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Author Topic: Telefunken Reel to Reels  (Read 5541 times)

Offline ironbut

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Telefunken Reel to Reels
« on: October 16, 2008, 08:18:15 PM »
One of the lists I'm subscribed to offered this link to Telefunken tape machines (along with lots of other consumer electronics). Unfortunately, the text is in German but the pictures are worth a visit.
http://wegavision.pytalhost.com/telefunken.html#ela
BTW Here's a picture of Stockhausen in his studio with a covey of machines. If you look at the machines in the background, you'll notice some interesting tape loops hanging around. Probably not a good time for the cleaning lady to make a visit there!
http://www.newyorker.com/arts/critics/musical/2008/10/13/081013crmu_music_ross
« Last Edit: October 16, 2008, 08:22:45 PM by ironbut »
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Offline Ben

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Re: Telefunken Reel to Reels
« Reply #1 on: October 16, 2008, 09:01:12 PM »
V r inventing thee recording device ...
Nut cake is the impression of him, not knowing his work.
BTW why would you have a cleaning lady come by?  That room
is spotless. It could reek of beer and bratworst and lite oil, but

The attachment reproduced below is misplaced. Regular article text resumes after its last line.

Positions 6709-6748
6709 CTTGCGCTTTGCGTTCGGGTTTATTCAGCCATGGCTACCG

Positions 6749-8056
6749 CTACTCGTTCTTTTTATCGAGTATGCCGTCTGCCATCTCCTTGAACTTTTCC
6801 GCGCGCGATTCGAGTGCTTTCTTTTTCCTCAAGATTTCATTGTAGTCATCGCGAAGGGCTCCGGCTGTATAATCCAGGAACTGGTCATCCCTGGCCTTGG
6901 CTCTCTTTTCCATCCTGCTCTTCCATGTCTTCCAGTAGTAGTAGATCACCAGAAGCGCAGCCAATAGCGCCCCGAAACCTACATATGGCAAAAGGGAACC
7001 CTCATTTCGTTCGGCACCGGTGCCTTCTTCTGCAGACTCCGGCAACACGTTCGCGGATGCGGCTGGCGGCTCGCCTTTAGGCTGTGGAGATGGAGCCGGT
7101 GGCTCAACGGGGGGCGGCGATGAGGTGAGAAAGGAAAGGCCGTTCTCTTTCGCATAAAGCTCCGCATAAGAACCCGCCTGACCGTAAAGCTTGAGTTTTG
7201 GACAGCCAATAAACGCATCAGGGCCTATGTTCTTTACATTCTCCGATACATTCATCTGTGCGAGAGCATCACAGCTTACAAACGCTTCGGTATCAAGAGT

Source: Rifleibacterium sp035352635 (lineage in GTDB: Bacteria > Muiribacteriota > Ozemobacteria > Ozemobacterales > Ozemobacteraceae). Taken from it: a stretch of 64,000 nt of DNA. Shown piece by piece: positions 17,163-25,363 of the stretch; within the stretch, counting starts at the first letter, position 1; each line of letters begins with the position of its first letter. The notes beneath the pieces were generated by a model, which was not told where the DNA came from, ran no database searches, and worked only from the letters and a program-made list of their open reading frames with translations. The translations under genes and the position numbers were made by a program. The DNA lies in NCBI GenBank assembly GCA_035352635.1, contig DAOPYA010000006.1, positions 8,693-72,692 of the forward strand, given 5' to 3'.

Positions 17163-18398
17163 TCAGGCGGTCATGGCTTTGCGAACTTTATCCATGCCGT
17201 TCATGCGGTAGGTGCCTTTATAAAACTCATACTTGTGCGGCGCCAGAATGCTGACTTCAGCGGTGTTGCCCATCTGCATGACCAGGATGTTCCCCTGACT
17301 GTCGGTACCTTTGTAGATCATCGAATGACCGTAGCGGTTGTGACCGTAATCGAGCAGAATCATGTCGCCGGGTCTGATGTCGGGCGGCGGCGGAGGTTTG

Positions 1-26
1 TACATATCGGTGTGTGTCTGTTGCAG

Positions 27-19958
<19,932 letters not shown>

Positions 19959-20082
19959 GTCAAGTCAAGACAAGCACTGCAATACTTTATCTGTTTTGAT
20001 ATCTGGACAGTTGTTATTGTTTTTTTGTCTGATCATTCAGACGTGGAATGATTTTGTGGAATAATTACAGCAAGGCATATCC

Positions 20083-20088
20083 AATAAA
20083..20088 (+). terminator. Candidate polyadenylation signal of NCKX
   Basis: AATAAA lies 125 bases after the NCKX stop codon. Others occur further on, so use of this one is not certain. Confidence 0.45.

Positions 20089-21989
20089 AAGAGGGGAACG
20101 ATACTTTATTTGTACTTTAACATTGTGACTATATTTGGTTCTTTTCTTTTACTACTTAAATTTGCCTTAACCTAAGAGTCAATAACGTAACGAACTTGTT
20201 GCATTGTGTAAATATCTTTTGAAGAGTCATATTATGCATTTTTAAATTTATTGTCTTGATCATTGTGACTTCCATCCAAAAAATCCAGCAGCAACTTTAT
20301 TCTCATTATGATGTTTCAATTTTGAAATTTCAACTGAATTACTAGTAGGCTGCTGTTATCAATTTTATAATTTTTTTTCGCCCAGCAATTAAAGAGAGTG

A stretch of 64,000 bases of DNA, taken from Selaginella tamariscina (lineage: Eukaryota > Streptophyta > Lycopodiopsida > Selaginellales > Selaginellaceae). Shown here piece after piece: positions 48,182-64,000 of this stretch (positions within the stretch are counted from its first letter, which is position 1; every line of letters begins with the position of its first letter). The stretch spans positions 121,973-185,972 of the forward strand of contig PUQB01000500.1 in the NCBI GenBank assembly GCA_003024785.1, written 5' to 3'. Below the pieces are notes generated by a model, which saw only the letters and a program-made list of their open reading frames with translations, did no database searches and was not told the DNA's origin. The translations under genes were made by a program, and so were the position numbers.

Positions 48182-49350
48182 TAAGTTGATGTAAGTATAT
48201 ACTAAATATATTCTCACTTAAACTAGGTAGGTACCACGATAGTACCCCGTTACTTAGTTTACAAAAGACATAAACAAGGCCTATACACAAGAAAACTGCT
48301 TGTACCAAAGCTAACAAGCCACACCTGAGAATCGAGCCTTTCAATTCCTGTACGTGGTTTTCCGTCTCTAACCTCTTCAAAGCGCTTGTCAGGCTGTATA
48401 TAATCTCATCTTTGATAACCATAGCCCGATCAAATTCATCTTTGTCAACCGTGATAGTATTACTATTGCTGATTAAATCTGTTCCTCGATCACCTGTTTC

the feel of German craftsmanship is in the machines.
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Offline docb

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Re: Telefunken Reel to Reels
« Reply #2 on: October 16, 2008, 10:01:34 PM »
I probably shouldn't admit this, but Carl Heinz (or was it Carl Stephen ;^)> ?) influenced me greatly when I was about 14. My bud's dad had this awesome Ampex console that he got from (I think) Zack's Electronics in S.F. It had an Ampex tube tuner with separate tube MPX decoder, a tube preamp and awesome PP 7189 amps, a TD124 with a Rek-O Kut arm and maybe the original ADC One cartridge and, of course, an Ampex 960. We had recently checked a Stockhausen LP out of the local library, out of 14 yo curiosity. It was full of the sounds of kids playing in the street, under the sounds of a detuned SW rig, while Carl Heinz played a piano with nuts and bolts crimped on the strings. I was inspired!

Soon after I had a book report assignment, for which I made this goofy 2 track tape where I read the last chapter of Pierre Boulle's Garden on the Moon. We used a couple of EV dynamic mics and recorded voice on one channel and Stockhausen inspired wacky looping reverbish mic/ampex feedback on the other, switching channels at each paragraph.

"Kanashima, the First, erst, erst, erst, erst...!"

(Boulle's 1964 novel was about a successful Japanese attempt to be the first on the moon by planning a one way suicidal moon landing)

I brought the tape into my 8th grade English class and actually induced a room full of 8th graders to stick around long enough after the bell to listen to the (pre-Wendy) Walter Carlos exit music I had tacked on the end of my tape. Ahh, Aptos Jr. High. Man, I hated that school. But it made me appreciate the influence of a 14 y.o Michael Jackson, the concept of playing basketball well as a way into college, the intelligence behind the Black Power movement, and the wonderfully disruptive concept for that time, that Black is Beautiful. Hmm, maybe that's part of the reason why I love R&B so much?
Dan "Doc B." Schmalle
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Managing Director - retired, The Tape Project